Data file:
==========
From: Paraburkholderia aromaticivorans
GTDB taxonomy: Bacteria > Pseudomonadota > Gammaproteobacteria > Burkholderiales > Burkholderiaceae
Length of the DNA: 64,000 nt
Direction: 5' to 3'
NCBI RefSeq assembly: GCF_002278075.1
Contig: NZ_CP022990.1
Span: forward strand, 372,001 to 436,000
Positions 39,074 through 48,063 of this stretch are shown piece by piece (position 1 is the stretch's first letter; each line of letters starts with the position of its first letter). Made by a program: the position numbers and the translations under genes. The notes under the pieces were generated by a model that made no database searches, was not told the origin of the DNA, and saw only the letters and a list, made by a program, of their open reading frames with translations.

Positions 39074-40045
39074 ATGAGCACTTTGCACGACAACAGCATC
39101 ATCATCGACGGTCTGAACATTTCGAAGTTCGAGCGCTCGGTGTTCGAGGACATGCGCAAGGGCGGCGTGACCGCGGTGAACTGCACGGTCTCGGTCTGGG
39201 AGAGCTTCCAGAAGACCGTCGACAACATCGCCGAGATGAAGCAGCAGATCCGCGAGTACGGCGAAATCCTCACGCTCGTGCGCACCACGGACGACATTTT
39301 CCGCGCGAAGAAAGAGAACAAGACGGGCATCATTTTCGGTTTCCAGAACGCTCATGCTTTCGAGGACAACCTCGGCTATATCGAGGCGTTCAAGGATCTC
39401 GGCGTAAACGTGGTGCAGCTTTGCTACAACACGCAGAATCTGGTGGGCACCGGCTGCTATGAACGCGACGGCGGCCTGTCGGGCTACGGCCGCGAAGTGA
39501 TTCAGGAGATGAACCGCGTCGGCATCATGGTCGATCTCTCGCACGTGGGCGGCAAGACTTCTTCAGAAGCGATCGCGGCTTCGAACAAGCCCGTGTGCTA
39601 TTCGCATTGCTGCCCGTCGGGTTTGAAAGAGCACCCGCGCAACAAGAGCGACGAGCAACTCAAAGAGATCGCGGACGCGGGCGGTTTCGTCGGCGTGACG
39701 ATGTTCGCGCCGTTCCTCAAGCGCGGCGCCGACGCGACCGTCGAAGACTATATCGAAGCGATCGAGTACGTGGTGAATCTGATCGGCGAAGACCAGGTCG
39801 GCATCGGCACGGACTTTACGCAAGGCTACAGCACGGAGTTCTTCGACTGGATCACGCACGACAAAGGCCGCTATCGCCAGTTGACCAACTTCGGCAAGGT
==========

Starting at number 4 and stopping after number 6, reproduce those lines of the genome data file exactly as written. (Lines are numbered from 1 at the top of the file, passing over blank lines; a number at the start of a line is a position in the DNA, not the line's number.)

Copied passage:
Direction: 5' to 3'
NCBI RefSeq assembly: GCF_002278075.1
Contig: NZ_CP022990.1